Leans strongly toward a biblical worldview
|Overall Faith and/or Biblical Relevance|
|Faith-compatible Depiction of Characters and Character Relationships|
|Faith-compatible Depiction of Situations|
|Family Viewing Suitability|
|view our criteria|
Just in time for Easter, RISEN offers moviegoers a fast-paced, well-executed and thought-provoking examination of the death, resurrection and ascension of Jesus through the eyes of a high-ranking Roman soldier. Opening in theaters nationwide on February 19th, RISEN asks the hard questions and skillfully moves from the head to the heart in ways that will resonate with skeptics and believers alike.
Produced by Affirm Films and distributed by Sony/Columbia Pictures, RISEN boasts an excellent screenplay by Kevin Reynolds (“Hatfields & McCoys,” THE COUNT OF MONTE CRISTO) and Paul Aiello—with Reynolds also serving as the film’s director. It features impressive sets and cinematography as well as a strong cast including Joseph Fiennes (HERCULES, LUTHER) as Clavius, Peter Firth (MI-5,AMISTAD) as Pontius Pilate, Tom Felton (BELLE, HARRY POTTER) as Lucius, Maria Botto (“Mad Dogs”) as Mary Magdalene, and Cliff Curtis (LAST KNIGHTS, THE PIANO) as Yeshua (Jesus).
Overall Faith and/or Biblical Relevance
While much of the story line in RISEN is extra-biblical, it is nevertheless plausible and holds close to the biblical narrative in a creative and engaging way. Moviegoers will relate on a personal level to the important philosophical questions about hope, purpose and worldview that are raised by several deep conversations between Clavius and Pilate—and they will be similarly challenged to come to their own conclusion about who Jesus was and is.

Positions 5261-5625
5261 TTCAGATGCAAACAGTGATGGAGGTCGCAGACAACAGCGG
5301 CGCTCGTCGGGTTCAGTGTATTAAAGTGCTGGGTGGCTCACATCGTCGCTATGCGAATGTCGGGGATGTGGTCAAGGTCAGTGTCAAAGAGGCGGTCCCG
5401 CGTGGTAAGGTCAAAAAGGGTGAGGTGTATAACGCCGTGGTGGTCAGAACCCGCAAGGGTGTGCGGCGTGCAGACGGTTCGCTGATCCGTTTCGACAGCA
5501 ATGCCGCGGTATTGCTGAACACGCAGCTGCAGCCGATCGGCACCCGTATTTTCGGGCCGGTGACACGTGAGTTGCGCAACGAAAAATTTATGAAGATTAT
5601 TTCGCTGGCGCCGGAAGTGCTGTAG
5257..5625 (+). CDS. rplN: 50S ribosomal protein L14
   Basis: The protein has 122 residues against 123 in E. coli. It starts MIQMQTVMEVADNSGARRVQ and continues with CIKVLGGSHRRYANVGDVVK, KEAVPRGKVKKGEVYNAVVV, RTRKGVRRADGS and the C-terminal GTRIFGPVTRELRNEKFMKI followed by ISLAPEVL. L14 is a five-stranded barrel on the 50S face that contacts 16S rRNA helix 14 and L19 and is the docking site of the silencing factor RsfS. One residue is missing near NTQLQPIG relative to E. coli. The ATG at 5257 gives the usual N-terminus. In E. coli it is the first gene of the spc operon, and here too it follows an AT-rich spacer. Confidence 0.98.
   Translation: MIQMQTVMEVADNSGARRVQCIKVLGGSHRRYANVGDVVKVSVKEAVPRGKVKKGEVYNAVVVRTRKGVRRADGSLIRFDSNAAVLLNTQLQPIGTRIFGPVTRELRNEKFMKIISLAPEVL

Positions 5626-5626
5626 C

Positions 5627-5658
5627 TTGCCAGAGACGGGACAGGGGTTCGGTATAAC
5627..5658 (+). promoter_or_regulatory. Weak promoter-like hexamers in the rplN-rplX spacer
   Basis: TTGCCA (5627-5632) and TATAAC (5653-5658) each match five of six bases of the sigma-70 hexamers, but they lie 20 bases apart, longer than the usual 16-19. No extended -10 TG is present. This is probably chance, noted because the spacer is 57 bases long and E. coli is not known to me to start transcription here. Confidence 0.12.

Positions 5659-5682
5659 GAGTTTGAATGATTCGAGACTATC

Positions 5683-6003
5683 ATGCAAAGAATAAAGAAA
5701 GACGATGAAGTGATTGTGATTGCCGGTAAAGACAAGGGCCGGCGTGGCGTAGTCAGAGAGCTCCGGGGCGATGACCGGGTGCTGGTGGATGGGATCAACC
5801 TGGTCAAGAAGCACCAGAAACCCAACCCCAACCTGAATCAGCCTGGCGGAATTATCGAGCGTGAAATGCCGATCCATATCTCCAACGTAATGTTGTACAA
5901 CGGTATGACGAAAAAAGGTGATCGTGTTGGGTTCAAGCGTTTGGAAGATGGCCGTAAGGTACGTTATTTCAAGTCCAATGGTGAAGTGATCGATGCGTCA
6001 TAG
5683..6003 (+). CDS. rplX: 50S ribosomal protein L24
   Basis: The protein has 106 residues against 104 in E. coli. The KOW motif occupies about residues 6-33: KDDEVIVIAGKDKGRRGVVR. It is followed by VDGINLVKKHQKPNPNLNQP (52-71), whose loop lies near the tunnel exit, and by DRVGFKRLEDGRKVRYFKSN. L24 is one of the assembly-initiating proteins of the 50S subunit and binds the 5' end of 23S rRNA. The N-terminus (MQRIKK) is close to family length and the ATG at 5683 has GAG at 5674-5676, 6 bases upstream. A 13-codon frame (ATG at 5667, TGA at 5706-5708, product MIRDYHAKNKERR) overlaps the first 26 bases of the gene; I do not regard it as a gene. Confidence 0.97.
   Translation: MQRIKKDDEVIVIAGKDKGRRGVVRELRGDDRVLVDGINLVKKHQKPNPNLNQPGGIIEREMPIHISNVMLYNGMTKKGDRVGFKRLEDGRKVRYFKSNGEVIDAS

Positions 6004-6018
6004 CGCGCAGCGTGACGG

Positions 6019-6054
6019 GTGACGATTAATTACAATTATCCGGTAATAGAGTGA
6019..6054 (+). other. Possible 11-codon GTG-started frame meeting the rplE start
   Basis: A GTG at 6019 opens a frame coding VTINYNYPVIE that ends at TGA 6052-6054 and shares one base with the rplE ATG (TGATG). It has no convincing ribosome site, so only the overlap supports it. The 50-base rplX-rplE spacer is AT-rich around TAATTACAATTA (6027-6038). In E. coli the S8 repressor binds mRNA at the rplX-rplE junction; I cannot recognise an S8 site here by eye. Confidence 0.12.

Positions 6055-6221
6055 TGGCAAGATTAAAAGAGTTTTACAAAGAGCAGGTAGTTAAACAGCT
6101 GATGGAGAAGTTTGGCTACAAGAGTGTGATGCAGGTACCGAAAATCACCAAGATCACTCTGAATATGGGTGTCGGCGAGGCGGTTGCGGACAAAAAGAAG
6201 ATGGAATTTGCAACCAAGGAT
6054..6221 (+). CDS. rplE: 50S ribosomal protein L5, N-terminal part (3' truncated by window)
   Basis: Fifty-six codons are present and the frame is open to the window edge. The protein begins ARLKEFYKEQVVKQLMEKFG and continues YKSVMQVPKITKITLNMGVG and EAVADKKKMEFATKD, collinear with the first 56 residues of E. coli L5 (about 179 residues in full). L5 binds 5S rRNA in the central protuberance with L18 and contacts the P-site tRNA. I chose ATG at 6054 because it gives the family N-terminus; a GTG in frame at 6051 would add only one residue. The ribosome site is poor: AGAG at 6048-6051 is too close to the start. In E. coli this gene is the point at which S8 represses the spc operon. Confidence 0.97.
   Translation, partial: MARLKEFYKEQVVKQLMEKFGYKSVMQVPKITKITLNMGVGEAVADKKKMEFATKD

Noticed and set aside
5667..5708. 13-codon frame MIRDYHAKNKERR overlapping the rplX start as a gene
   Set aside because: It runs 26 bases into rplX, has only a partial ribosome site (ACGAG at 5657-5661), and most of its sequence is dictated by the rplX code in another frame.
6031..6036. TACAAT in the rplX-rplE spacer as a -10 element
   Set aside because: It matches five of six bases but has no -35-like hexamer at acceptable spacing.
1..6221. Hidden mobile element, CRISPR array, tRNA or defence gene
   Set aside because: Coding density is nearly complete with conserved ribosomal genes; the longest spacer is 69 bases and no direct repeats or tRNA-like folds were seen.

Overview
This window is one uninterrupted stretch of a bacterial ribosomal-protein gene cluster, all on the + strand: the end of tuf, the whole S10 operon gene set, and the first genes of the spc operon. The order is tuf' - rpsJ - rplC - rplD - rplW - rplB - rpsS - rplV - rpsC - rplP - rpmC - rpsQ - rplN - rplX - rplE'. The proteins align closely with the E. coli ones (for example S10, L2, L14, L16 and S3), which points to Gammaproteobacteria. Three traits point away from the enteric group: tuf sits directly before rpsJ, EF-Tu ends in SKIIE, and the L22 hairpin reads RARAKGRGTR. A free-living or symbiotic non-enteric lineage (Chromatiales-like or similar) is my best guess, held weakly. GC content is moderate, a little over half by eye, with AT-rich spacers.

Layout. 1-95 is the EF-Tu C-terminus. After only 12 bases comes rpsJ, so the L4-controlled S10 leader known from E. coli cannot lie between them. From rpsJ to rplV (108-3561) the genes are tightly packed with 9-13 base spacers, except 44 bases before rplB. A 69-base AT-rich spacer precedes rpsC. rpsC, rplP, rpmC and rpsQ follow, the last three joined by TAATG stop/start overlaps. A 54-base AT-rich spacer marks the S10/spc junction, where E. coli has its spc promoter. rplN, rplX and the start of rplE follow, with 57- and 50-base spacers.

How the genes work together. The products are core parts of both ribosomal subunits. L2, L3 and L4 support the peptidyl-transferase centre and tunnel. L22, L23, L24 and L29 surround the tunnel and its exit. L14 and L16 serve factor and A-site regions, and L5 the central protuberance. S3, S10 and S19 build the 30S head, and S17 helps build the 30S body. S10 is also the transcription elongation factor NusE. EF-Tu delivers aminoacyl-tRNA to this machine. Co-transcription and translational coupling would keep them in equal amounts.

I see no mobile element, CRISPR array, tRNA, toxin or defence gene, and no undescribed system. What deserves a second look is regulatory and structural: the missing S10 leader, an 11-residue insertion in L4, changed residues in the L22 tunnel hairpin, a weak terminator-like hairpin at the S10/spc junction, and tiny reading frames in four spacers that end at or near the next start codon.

In this sense, RISEN is a like a “who dunnit?” crime detective story in which Clavius plays the role of an investigator seeking the truth about what really happened to Jesus following His crucifixion. Even though he’s a non-believer, Clavius is committed to following the truth wherever it leads him—something all humans are called to do as well.
In today’s postmodern culture characterized by skepticism, RISEN is a fresh and timely look at the biblical claims about Jesus. The story is framed and advanced in ways that effectively respond to the doubts that non-believers have raised over the centuries to the narrative Jesus’ death, resurrection and ascension—the most important event in human history.
Faith-compatible Depiction of Characters and Character Relationships
From Jesus and His followers to the Roman occupiers and Jewish leaders of the day, RISEN presents a largely faith-compatible depiction of characters throughout. In a nice touch, Jesus is referred to by His Hebrew name, Yeshua, and his disciples are very loving and appealing—ultimately softening Clavius’ heart as he seeks to carry out his mission from Pilate to find Jesus’ body.
Here, as Clavius interrogates the disciples, each joyfully testifies as to WHO Jesus is—and points to His teachings centered in love. They do not fear persecution or martyrdom and one tells Clavius, “If you knew Him, you would understand.” Their worldview is so radically different that they seem to speak in riddles and encourage Clavius to look into his heart in order to find this Jesus he is searching for.
And although Mary Magdalene is depicted as being “of the street”—a popular, but not necessarily biblical understanding—she ultimately leads Clavius to the room where the disciples are hiding, allowing Clavius to see for himself the risen Yeshua.